The Age of Science, Technology, Engineering and Mathematics

18 April 2023.  Maja Bacovic, University of Montenegro.
The Age of STEM

On Tuesday the 18th of April 2023 at 6.00 pm, Maya Bacovic, of the University of Montenegro will give a seminar entitled The Age of STEM (Science, Technology, Engineering, Mathematics) The seminar will address the key issues of the current debate on the broad impact of STEM disciplines and whether post-industrial societies such as those of wetern Europe, North America, Japan, etc currently produce a sufficient number of graduates in STEM disciplines to sustain the demands and challenges of a gloablised enconomy. M Bacovic ha conducted thorough research on the status of STEM studies across Europe and will anayse and discuss these data in a global context. The poster of the seminar is available here



STEM skills ensure a more innovative and prosperous economy. Empirical evidence from the US economy shows that the STEM workers drive productivity gains, as aggregate productivity in R&D and STEM industry increased far faster than the rest of the economy. Also, that STEM workers earn an average of $14,000 more per year than non-STEM workers at nearly every education level. STEM skills spur innovation through R&D. The rationale for investment in STEM education relates mainly to its association with improved economic outcomes. Ray (2015) shows that the share of STEM graduates has a statistically significant positive effect on the level and growth of real GDP per capita while an increase in the share of STEM graduates increases the number of approved utility patents per one million people. OECD (2020) reports that the earnings advantage for tertiary-educated adults varies by their field of study. The two broad fields of study most commonly associated with the highest earnings are engineering, manufacturing and construction, and information and communication technologies (ICT). While tertiary-educated adults earned 56% more for part-time and full-time work in 2017 than adults with upper secondary education, regardless of their field of study, on average in the 12 OECD countries with available data, the earnings advantage for the best-paid fields is about 80%. Amil, Giannoplidis, and Lipp-Lingua (2007) also found that from 1990 to 2006 there was a much stronger employment growth for knowledge-intensive services within EU-27 than for less-knowledge-intensive services; moreover, knowledge-intensive services had a much higher rate of turnover growth, respectively. Growth in STEM programs graduates is positively associated with investment in research and development.  The share of STEM programs graduates in the total tertiary graduates slightly declined in Europe for the past two decades, although the expenditures for education and the share of tertiary education graduates in the total population increased, respectively. Still, nine European countries are among the top twenty in the world in terms of share of STEM graduates in total tertiary graduates (Germany, Greece, Russia, Estonia, Portugal, Sweden, Finland, Croatia, and Serbia). The quality of education, measured with the sample mean PISA scores, was almost equal to its 2000 value, lacking improvements. PISA scores in SCIENCES, declined in Europe (average for 27 European countries – common sample) from 480.5 (2000) to 476.9 (2018), also in Hong Kong (from 540 to 516), but increased in the USA (from 499 to 502). As the quantity of education outcomes increased while the quality didn’t, it seems that growing expenditures in education influenced only the first. From the long-term growth perspective, this is an issue that should attract substantial attention. The share of STEM graduates is positively associated with GDP, GDP per person, employment, labour productivity, and expenditures for R&D. As a growing share of STEM programs graduates has a positive impact on economic growth, its expansion is indispensable to foster economic progress.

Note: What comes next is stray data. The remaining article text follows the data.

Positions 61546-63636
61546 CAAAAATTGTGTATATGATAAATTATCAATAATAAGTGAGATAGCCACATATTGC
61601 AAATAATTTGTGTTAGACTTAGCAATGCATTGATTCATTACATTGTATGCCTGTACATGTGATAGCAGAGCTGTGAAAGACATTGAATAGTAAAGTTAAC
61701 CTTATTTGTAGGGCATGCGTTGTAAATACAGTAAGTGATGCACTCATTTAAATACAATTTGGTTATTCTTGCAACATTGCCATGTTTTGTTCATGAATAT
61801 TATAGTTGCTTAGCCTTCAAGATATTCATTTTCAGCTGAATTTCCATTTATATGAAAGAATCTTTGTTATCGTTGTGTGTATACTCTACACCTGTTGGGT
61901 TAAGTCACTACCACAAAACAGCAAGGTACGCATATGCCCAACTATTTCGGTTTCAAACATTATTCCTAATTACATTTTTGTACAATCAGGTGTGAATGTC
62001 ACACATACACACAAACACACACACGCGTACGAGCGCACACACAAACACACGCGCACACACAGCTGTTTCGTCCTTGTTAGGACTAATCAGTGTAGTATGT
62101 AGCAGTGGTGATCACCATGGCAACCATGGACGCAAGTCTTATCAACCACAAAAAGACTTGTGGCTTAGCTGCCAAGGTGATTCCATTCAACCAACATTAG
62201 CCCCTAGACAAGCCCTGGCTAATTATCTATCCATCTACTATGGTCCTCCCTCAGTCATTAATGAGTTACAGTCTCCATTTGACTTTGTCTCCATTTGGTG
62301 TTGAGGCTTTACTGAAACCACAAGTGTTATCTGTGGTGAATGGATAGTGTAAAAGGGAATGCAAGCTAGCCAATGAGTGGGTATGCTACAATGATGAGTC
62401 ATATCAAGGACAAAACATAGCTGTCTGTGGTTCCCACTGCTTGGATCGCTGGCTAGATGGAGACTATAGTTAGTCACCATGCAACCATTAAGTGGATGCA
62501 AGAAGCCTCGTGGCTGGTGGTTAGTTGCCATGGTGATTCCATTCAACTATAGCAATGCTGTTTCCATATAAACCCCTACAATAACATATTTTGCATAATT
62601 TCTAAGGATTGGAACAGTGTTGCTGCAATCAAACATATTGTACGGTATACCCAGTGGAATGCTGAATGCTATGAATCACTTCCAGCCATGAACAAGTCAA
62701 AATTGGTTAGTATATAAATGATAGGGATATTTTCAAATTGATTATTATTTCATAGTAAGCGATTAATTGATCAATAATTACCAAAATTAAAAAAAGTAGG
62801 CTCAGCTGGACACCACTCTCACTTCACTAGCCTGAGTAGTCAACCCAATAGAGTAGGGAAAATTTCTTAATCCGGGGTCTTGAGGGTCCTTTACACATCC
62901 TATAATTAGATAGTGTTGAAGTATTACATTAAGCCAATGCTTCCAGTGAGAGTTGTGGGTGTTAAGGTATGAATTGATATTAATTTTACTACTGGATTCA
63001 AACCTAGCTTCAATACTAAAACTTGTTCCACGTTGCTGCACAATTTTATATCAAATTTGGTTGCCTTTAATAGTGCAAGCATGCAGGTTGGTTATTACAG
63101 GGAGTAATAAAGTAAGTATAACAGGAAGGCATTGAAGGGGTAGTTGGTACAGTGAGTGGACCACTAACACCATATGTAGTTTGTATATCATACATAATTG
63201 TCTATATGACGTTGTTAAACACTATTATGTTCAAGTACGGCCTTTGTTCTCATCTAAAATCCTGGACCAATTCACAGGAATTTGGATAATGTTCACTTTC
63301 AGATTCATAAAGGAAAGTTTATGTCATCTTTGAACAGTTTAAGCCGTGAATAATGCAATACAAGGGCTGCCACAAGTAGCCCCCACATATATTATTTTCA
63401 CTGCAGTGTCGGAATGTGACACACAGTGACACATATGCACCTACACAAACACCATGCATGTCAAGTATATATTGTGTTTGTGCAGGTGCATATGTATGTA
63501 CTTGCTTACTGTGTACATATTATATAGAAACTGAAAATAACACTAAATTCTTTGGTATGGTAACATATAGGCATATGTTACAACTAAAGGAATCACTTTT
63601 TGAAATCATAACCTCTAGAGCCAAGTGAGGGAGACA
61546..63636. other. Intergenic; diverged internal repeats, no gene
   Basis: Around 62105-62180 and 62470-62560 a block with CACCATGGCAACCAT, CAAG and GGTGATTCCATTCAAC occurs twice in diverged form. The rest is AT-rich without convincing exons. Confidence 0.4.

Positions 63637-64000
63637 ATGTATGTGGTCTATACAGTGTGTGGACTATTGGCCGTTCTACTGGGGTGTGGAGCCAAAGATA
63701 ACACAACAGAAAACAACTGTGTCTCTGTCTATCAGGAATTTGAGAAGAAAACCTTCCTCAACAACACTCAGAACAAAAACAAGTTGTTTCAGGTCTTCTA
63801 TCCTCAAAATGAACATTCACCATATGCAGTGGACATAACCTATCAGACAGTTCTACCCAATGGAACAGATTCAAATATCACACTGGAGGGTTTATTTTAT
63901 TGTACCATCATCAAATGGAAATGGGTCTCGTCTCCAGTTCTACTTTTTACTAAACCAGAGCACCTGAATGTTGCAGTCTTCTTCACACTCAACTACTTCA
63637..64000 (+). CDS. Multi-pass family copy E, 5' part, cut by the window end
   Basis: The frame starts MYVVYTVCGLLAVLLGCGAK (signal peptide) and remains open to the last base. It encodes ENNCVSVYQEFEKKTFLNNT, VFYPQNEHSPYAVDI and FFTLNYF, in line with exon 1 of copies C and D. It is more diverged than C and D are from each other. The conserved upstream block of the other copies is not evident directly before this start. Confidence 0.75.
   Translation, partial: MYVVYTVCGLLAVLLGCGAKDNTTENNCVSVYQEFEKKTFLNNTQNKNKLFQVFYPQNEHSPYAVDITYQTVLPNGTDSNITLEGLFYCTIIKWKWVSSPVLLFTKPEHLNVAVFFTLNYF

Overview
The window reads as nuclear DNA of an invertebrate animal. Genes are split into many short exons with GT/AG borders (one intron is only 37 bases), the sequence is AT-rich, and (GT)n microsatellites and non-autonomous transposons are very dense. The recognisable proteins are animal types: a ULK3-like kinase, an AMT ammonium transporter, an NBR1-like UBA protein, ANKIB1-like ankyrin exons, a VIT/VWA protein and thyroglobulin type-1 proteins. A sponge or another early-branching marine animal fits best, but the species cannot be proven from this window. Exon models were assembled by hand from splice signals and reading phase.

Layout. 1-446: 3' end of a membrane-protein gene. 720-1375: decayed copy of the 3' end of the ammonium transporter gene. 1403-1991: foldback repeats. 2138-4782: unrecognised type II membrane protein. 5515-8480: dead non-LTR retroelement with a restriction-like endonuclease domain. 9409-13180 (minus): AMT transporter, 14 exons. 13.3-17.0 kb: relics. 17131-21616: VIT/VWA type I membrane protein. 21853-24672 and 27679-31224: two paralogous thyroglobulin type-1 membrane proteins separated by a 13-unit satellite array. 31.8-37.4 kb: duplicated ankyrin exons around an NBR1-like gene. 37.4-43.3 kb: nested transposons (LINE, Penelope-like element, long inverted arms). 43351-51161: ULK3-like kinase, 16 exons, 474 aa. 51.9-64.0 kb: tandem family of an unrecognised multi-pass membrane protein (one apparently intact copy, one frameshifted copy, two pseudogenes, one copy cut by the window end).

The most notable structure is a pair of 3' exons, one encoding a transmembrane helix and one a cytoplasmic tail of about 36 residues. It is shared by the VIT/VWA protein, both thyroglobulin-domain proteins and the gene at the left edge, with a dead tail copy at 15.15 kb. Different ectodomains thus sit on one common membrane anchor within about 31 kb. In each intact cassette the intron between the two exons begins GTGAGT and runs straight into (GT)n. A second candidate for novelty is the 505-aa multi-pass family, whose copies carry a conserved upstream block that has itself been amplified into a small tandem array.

Biographical Sketch

Maja Baćović is a full professor at the Faculty of Economics, University of Montenegro - field: Economic theory and analysis (macroeconomics). She was vice-rector of the University of Montenegro (2015–2017) and a member of the Senate of the University of Montenegro (2013–2017). She is the author of four books, co-author of three monographs published in the English language, and more than sixty scientific papers published in international journals that are indexed in WOS and other databases, national journals, and other publications. ( She is the winner of the award of the University of Montenegro for contribution to the quality of scientific research and professional work at the Faculty of Economics for 2021. She was a member of the Centre for Young Scientists at the Montenegrin Academy of Sciences and Arts in the period 2010–2016 and a member of the MASA economic research committee since 2010. In addition to scientific and research work, she was the president of the Council of the Statistical System of Montenegro (2006–2011), president of the Board of Directors of the Montenegro Stock Exchange (2006–2008), member of the Board of Directors of "Shipyard Bijela" (2014–2015); member of the Board of Directors of the Clinical Centre of Montenegro (2017-2021) and the Competitiveness Council of the Government of Montenegro (2017-2021). She was a researcher and analyst at the Institute for Strategic Studies and Prognoses in the period 1999-2007. A detailed biography is available at


A striking example of human engineering: Ruyi Bridge, a pedestrian, elevated footbridge in Taizhou crossing the Shenxianju Valley. 

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